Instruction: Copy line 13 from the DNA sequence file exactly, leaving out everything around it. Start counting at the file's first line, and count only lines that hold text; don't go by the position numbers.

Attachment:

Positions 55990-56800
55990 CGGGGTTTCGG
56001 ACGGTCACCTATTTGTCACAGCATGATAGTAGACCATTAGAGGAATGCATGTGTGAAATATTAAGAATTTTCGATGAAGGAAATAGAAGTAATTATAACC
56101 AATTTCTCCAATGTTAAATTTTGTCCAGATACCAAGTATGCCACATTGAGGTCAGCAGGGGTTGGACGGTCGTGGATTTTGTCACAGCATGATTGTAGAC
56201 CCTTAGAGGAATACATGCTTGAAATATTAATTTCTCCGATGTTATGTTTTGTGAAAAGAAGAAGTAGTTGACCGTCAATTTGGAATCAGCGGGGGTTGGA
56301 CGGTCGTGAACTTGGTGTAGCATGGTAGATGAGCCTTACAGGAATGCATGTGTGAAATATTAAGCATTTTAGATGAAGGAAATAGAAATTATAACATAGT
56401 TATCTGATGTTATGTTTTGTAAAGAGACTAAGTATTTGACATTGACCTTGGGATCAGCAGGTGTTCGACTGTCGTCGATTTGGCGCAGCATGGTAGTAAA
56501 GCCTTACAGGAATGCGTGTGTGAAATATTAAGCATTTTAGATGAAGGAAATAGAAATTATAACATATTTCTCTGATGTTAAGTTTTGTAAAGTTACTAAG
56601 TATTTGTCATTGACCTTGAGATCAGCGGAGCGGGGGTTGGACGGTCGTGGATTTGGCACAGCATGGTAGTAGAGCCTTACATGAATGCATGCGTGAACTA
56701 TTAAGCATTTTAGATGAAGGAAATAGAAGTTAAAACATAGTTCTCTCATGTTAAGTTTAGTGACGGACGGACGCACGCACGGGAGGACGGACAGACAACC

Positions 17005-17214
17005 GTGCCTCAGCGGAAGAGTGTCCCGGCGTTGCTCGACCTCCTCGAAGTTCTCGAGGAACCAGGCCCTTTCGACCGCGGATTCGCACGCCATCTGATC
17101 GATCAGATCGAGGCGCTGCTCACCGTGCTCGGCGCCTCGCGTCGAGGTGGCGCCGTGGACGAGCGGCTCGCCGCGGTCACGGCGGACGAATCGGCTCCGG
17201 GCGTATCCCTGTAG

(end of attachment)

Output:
17101 GATCAGATCGAGGCGCTGCTCACCGTGCTCGGCGCCTCGCGTCGAGGTGGCGCCGTGGACGAGCGGCTCGCCGCGGTCACGGCGGACGAATCGGCTCCGG